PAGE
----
Monty Python’s Spamalot

  • Musical
  • By Eric Idle and John Du Prez
  • Directed by Daniel Buckroyd
  • New Wimbledon Theatre, London
  • 20-25 November 2017
  • Review by Richard McKee
  • 24 November 2017
Monty Python’s Spamalot
4.0Reviewer's Rating

When a show has the audience rolling in the aisles, it is a brave reviewer who will say that the show is rubbish. But it is not lack of boldness that makes this reviewer agree with the audience. This is a most enjoyable show.

It helps that most people are acquainted with the oeuvre of Monty Python’s Flying Circus. They joined in with gusto to a singalong of Always Look On The Bright Side Of Life, the ditty which tastelessly brought the 1979 movie Life of Brian to its close, and has been slipped in here. But the show is of course derived from the earlier film, Monty Python and the Holy Grail, and some of the scenes are very familiar. Who does not remember the ripe insults delivered in a French accent from the battlements of a castle, or the heroic knight who refuses to acknowledge anything worse than trifling injuries while being progressively dismembered?

There is a lot more to Spamalot, however, than recreation of these familiar scenes. It is a musical, and the music is great, a collaboration between Python Eric Idle and trumpeter John Du Prez. It took a long time to get the show off the ground – it opened on Broadway in 2005, thirty years after the Holy Grail movie – but the gestation was worth it. Here at the New Wimbledon Theatre, the musical numbers are showcased with great aplomb. The singing, the choreography, the backing band, all great – and plenty of gags to boot!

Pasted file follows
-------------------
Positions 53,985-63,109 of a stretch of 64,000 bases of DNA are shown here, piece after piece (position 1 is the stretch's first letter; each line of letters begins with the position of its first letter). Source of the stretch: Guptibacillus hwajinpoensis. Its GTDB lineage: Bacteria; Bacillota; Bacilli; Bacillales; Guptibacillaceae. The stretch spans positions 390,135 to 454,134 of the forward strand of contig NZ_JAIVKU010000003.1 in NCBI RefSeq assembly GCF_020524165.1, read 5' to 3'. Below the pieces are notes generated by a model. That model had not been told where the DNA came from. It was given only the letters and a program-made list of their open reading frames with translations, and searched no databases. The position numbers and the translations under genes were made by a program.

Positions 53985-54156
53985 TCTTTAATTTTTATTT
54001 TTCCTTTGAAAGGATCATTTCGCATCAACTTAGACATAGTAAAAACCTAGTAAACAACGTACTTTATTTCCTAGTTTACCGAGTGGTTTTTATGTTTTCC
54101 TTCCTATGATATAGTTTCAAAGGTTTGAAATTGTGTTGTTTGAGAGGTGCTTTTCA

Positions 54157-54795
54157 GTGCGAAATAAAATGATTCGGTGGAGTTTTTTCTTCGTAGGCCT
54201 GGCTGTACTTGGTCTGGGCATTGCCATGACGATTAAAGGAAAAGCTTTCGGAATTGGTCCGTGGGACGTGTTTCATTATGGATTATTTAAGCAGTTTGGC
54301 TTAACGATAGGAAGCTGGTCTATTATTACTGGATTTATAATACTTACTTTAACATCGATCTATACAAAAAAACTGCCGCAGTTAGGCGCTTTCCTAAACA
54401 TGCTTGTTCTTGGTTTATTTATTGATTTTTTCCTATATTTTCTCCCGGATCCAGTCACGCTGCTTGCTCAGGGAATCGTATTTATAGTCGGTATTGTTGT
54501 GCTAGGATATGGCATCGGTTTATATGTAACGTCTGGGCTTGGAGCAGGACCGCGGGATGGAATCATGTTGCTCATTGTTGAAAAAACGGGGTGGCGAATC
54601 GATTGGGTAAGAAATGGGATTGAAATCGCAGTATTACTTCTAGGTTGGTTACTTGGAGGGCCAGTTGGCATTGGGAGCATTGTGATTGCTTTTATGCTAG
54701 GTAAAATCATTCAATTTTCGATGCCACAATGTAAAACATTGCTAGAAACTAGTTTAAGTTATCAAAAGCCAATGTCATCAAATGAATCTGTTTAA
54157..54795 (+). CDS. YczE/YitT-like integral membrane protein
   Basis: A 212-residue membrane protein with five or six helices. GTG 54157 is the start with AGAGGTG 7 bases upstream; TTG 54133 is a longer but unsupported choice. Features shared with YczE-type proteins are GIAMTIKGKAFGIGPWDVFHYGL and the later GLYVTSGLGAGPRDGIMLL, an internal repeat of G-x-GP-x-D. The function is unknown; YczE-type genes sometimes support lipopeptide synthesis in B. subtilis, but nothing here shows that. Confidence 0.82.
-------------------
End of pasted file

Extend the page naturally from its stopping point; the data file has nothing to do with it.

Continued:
The musical highlight is perhaps The Song That Goes Like This. But it is hard to single one out from such a fine array. This faux-mediaeval romp certainly had the theatre-goers looking on the bright side of life as they streamed out onto Wimbledon Broadway.

About The Author

Trustee & Reviewer

Richard McKee is a lawyer, and used to be a judge, but despite that (or because of that) he likes comedy, cabaret and pantomime.  These are the things that he reviews for Plays to See, for which – in view of his great age – he is also a trustee.  He leaves the serious stuff to the young!  But seriously, though, he thinks it is a great idea for young reviewers to hone their critical faculties and communication skills by writing for Plays to See, and feels privileged to be involved in its current expansion.

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